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Comparison of Er:YAG laser and piezoelectric osteotomy: An animal study in sheep


Stübinger, S; Nuss, Katja M; Pongratz, M; Price, J; Sader, R; Zeilhofer, H F; von Rechenberg, Brigitte (2010). Comparison of Er:YAG laser and piezoelectric osteotomy: An animal study in sheep. Lasers in Surgery and Medicine, 42(8):743-751.

Abstract

OBJECTIVES: It was the aim of this study to compare the feasibility of complete osteotomy of long bones in sheep using a newly designed variable square pulsed Er:YAG laser and piezoelectric surgery. In addition to uneventful bone healing after laser osteotomy, the goal was to assess the possibility to cut thick bony structures with both techniques in a surgically acceptable time frame of 2-3 minutes.
MATERIAL AND METHODS: A tibia midshaft osteotomy was performed in 24 sheep using either an Er:YAG laser (n = 12) or piezoelectric device (n = 12). Laser and piezoelectric groups were divided in two subgroups (n = 6) with sheep sacrificed after 2 and 3 months, respectively. A complete radiological, histological and histomorphometric analysis was performed to compare the course of bone/fracture healing and remodelling.
RESULTS: Laser and piezoelectric osteotomies of the sheep tibia up to a depth of 22 mm were possible without any thermal damage. Radiological and histological results after 2 months showed primary gap healing with distinct periosteal callus formation on the transcortex. After 3 months, radiological and histological analysis revealed less callus formation on the transcortex, with almost no visible osteotomy gap and a distinct formation of lamellar bone crossing the original osteotomy gap.
CONCLUSION: Er:YAG laser osteotomy can successfully be used in long bones with a depth of up to 22 mm, thus challenging the dogma of adverse effects of laser osteotomy due to thermal or other damages

Abstract

OBJECTIVES: It was the aim of this study to compare the feasibility of complete osteotomy of long bones in sheep using a newly designed variable square pulsed Er:YAG laser and piezoelectric surgery. In addition to uneventful bone healing after laser osteotomy, the goal was to assess the possibility to cut thick bony structures with both techniques in a surgically acceptable time frame of 2-3 minutes.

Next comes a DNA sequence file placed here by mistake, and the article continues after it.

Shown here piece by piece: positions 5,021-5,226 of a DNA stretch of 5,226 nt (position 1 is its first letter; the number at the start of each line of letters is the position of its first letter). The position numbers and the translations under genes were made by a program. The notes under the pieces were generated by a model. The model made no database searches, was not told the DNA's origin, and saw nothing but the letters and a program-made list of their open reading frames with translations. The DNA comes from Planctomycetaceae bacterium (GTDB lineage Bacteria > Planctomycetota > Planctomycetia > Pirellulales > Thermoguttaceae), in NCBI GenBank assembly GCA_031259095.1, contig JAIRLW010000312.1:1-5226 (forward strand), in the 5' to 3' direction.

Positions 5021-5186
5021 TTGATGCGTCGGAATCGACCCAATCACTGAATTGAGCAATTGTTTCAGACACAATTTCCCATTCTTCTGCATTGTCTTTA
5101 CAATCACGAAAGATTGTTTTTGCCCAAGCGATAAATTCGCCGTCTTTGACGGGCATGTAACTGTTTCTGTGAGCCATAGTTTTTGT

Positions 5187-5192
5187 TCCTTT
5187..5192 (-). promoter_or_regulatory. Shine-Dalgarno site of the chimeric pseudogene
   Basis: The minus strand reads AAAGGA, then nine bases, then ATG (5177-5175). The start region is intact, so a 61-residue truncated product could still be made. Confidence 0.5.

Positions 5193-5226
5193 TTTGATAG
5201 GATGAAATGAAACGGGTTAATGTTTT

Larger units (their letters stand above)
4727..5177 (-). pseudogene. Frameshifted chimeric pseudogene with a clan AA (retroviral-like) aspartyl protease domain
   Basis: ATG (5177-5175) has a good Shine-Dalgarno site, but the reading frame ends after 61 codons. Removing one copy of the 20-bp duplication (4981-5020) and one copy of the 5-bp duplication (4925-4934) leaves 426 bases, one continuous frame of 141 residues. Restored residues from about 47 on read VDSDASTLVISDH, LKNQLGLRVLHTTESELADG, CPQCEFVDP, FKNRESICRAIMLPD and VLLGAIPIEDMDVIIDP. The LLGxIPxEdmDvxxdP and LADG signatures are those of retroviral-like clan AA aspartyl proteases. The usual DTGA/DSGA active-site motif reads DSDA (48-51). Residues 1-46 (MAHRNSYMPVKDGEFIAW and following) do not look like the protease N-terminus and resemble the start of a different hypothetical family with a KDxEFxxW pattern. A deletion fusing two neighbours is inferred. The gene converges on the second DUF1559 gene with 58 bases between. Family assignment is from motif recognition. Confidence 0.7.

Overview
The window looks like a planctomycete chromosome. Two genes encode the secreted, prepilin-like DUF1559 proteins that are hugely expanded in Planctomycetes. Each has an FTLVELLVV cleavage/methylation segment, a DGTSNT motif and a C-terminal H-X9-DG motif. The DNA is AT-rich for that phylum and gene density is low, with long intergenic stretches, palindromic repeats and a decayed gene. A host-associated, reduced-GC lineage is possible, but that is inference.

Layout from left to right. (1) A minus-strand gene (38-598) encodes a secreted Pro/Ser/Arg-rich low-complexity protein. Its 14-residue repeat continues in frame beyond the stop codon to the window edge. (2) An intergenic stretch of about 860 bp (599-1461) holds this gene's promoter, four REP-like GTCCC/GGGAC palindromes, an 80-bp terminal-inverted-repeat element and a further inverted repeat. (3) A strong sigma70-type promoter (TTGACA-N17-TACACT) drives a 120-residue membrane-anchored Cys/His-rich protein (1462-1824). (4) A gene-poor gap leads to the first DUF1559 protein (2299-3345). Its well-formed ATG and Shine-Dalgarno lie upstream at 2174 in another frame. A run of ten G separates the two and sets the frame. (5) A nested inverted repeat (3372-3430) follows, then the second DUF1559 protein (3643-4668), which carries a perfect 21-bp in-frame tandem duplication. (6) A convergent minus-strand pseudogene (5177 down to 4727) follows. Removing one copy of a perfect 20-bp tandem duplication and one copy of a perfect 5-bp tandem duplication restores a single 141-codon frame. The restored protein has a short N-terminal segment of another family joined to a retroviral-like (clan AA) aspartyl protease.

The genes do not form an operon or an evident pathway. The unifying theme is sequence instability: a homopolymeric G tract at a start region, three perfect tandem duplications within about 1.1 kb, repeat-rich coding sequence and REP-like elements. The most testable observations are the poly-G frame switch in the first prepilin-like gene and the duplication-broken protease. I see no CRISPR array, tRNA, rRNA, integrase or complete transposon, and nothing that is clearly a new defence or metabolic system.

MATERIAL AND METHODS: A tibia midshaft osteotomy was performed in 24 sheep using either an Er:YAG laser (n = 12) or piezoelectric device (n = 12). Laser and piezoelectric groups were divided in two subgroups (n = 6) with sheep sacrificed after 2 and 3 months, respectively. A complete radiological, histological and histomorphometric analysis was performed to compare the course of bone/fracture healing and remodelling.
RESULTS: Laser and piezoelectric osteotomies of the sheep tibia up to a depth of 22 mm were possible without any thermal damage. Radiological and histological results after 2 months showed primary gap healing with distinct periosteal callus formation on the transcortex. After 3 months, radiological and histological analysis revealed less callus formation on the transcortex, with almost no visible osteotomy gap and a distinct formation of lamellar bone crossing the original osteotomy gap.
CONCLUSION: Er:YAG laser osteotomy can successfully be used in long bones with a depth of up to 22 mm, thus challenging the dogma of adverse effects of laser osteotomy due to thermal or other damages

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Additional indexing

Item Type:Journal Article, refereed, original work
Communities & Collections:05 Vetsuisse Faculty > Center for Applied Biotechnology and Molecular Medicine
05 Vetsuisse Faculty > Veterinary Clinic > Equine Department
Dewey Decimal Classification:570 Life sciences; biology
630 Agriculture
Language:English
Date:2010
Deposited On:11 Feb 2011 14:47
Last Modified:11 May 2016 07:07
Publisher:Wiley-Blackwell
ISSN:0196-8092
Publisher DOI:https://doi.org/10.1002/lsm.20946
PubMed ID:20886507

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